Cypress accesses your application through the browser, therefore it is most suitable for end-to-end acceptance tests or UI tests. If you are interested, Cypress can be used to unit test your components in Angular with some home-brewing. Considering the UI access point, Cypress is not appropriate for API testing.
On our team, we experienced many challenges using TestBed for UI testing. This, along with wanting the benefits of E2E testing, were strong motivators for trying Cypress. Now that we have fully adopted Cypress, we have ditched the use of TestBed. In Jest tests, we only test controller level logic. We then reserve Cypress for UI (mocked API calls) and E2E (real API calls) tests. We will discuss this further in subsequent posts.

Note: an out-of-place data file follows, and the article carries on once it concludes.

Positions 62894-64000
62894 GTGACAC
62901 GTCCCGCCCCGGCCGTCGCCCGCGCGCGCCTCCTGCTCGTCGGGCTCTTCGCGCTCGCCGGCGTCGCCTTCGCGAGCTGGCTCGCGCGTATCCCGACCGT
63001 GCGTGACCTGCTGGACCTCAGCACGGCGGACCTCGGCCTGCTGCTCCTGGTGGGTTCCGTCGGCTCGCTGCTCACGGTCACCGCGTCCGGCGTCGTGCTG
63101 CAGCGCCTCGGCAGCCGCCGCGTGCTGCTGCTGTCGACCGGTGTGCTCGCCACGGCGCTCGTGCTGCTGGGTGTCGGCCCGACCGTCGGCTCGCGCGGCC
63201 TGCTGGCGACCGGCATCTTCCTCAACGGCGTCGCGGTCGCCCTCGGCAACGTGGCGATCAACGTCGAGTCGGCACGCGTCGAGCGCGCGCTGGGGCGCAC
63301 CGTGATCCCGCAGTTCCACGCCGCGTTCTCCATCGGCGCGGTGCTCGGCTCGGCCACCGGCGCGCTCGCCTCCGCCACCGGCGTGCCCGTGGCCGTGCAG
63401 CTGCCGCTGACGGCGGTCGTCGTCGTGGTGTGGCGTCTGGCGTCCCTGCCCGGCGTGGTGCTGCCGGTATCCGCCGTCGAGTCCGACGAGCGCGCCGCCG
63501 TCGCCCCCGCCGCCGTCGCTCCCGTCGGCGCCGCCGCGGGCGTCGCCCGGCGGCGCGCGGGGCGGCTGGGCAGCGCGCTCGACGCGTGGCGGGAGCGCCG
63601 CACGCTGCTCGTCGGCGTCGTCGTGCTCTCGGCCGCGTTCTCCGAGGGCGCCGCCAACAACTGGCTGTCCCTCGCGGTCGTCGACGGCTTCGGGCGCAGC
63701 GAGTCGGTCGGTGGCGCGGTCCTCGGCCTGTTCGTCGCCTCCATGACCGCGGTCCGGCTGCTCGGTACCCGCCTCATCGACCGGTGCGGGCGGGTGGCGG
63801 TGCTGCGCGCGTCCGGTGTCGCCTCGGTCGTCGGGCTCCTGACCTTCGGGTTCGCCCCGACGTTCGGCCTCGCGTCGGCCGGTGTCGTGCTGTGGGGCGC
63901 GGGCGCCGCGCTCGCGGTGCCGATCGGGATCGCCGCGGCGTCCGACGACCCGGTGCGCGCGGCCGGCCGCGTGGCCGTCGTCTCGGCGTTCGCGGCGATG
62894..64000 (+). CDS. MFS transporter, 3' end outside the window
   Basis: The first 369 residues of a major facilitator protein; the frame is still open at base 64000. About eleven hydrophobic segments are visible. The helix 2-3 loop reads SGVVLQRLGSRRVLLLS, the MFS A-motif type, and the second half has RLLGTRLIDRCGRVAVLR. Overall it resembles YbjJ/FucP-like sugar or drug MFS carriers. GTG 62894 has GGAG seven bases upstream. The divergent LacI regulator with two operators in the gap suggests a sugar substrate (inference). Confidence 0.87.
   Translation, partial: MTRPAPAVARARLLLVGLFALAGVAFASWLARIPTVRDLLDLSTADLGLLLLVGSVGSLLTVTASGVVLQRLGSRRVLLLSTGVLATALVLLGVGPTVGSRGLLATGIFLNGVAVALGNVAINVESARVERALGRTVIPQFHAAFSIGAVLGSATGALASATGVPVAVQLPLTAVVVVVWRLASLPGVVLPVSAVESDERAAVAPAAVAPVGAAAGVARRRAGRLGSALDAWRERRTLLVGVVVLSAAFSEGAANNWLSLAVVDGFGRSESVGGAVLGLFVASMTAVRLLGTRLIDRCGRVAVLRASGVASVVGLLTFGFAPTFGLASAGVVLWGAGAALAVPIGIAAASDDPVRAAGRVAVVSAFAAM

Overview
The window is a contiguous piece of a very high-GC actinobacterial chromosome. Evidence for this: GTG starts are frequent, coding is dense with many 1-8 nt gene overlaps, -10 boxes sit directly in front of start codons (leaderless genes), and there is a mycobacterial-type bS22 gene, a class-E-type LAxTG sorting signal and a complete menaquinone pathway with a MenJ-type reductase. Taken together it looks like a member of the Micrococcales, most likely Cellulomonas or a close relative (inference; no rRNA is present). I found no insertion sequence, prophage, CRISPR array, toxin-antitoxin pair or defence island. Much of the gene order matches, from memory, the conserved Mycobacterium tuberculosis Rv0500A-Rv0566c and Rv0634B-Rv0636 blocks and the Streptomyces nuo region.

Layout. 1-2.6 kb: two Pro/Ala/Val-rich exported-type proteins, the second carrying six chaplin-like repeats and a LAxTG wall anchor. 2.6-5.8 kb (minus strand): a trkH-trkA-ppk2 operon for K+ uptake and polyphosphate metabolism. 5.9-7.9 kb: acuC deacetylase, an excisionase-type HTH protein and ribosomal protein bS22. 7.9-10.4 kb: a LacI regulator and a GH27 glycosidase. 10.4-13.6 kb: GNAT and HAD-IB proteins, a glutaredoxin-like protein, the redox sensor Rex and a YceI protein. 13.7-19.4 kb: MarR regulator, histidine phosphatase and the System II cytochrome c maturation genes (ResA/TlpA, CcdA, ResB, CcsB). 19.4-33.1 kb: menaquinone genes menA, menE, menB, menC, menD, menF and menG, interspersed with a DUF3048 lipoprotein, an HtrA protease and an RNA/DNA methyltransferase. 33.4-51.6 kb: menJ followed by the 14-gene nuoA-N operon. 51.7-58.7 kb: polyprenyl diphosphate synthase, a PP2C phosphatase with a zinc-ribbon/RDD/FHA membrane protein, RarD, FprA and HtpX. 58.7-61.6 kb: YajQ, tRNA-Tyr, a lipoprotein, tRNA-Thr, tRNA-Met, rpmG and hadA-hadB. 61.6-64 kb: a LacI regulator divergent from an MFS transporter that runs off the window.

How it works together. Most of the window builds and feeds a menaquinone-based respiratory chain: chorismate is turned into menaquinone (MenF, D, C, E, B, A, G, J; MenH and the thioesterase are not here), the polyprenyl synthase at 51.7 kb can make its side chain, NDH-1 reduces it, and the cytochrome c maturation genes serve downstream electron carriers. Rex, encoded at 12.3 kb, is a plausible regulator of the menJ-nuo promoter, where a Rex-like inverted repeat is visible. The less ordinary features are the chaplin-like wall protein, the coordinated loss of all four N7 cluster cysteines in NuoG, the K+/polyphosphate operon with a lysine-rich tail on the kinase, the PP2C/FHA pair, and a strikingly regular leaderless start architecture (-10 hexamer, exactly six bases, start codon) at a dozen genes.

Cypress is a really exciting tool that helps developers get into end-to-end testing fast. It has brought a lot to our team and our process. It has brought our team closer regarding communication around feature expectations. It has provided us with a tool to catch defects as they are being generated. Possibly most importantly, it has created a regression testing suite that helps us feel assured that we have not negatively affected any previous features when implementing new ones.
Cypress also offers a breadth of helpful features allowing developers to dive into E2E testing without having to deal with the minutiae of creating a Page Object Model and writing complex waiting helpers. Lastly, the value of the interactive test runner, screen-shot and video output makes this tool highly valuable to non-developer members of our team.
Stay tuned for more blog posts to come on the topic of Cypress around technical nuances of Cypress and how our team has integrated Cypress into our flow.